Editor's Note (The View From Here)
A Sad Truth
- By Deborah P. Moore
- October 1st, 2015
I can vividly remember packing my kids up and sending them to school. I worried about things like their homework being finished, their clothes being ironed, if I packed them a healthy lunch — I never worried about them facing a gunman at school, or never seeing them again.
Every one of you has talked about the shootings that took place at Columbine High School, Virginia Tech and Sandy Hook Elementary. But how many of you have realized that since Sandy Hook (December 2012), there have been at least 142 school shootings — an average of one a week — when a firearm was discharged inside a school building or on school or campus grounds? Sadly, I find myself again writing about an active shooter incident on campus where nine people were killed and nine were injured when a gunman opened fire at Oregon’s Umpqua Community College. It was students’ fourth day of class. It was also the fourth shooting at a U.S. college campus since August.
I realize that it would be foolish for us to think that we can prevent all crime on campus, but it would be irresponsible of us not to do everything in our power to make our schools safer. We need to do more than talk about the latest event for the next few months… then forget, do nothing and just move on. Lack of funding can no longer be used as an excuse, and the “ostrich” method is not a viable plan.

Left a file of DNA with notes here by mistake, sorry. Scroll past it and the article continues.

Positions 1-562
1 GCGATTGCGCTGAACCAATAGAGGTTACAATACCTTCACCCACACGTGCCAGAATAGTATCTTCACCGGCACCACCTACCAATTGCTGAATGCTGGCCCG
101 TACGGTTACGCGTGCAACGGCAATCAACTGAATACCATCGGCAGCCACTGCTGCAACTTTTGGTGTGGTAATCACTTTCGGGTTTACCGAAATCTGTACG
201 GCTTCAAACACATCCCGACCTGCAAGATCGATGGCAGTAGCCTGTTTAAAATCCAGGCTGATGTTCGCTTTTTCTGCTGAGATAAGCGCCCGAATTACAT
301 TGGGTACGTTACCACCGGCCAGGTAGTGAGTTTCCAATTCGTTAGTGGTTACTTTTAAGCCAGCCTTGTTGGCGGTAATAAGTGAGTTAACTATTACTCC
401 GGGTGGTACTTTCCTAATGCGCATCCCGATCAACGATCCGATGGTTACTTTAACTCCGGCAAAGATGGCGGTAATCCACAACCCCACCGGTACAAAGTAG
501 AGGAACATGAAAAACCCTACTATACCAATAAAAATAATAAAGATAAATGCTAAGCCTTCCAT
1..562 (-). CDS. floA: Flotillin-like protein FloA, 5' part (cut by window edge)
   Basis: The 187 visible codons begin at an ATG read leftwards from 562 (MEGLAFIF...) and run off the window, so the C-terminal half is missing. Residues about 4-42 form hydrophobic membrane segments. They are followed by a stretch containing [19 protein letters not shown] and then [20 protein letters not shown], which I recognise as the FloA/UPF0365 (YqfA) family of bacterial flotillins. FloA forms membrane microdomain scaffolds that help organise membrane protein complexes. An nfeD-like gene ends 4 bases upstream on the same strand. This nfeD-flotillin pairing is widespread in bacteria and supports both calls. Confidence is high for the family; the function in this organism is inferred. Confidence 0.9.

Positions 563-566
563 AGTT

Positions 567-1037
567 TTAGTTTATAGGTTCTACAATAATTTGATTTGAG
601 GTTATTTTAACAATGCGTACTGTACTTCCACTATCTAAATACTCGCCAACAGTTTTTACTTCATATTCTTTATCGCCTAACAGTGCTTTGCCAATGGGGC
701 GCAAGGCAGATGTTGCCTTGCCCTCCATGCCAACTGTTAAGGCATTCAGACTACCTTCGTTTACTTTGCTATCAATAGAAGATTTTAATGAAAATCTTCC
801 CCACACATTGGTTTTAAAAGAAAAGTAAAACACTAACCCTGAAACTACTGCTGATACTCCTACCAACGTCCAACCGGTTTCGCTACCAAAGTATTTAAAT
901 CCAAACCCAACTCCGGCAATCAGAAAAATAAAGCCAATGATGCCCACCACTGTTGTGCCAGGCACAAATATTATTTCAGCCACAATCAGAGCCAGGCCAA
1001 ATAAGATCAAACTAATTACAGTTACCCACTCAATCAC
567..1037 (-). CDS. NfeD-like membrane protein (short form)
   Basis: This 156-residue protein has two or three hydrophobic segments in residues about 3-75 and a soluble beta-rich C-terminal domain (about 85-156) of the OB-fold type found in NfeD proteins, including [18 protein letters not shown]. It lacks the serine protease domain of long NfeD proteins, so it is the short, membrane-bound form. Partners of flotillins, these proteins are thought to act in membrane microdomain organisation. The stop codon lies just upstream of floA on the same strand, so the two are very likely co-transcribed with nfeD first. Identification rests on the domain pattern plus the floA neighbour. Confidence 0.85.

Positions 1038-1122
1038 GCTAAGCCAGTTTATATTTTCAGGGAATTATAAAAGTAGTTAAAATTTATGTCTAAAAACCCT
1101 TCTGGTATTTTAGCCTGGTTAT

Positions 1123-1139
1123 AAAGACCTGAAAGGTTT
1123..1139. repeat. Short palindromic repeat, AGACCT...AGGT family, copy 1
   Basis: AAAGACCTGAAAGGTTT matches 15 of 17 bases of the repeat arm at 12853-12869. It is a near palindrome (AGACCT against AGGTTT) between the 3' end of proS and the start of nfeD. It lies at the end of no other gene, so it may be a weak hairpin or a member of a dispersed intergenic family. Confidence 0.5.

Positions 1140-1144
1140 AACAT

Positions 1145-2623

This is a view that is shared by many, including Patrick Fiel of PVF Security Consulting LLC, formerly the executive director of school security for the Washington, DC, public school system. Patrick suggests that schools and universities seek out and work with security experts to put a comprehensive plan in place. “A thorough risk assessment is the best investment to identify their strengths and correct security weaknesses before they become a problem. The resulting assessment will be the basis for developing a strategic security plan.”
He is also a strong advocate of a police officer being assigned to all campuses. It is his opinion that there are still too many schools and universities not up to par and he would like to see minimum, mandatory standards for them to follow — access control, communications/mass notification and CCTV solutions among the primary solutions. He also believes that in all cases the key is prevention, preparation, response and recovery. That requires security technology, but also advance planning and training for all staff and students on the active shooter.
My thoughts and prayers go out to all those affected by recent events. My hope is that we remember for longer than 90 days, we stop making excuses and we take action now to improve school and campus safety.
This article originally appeared in the October 2015 issue of College Planning & Management.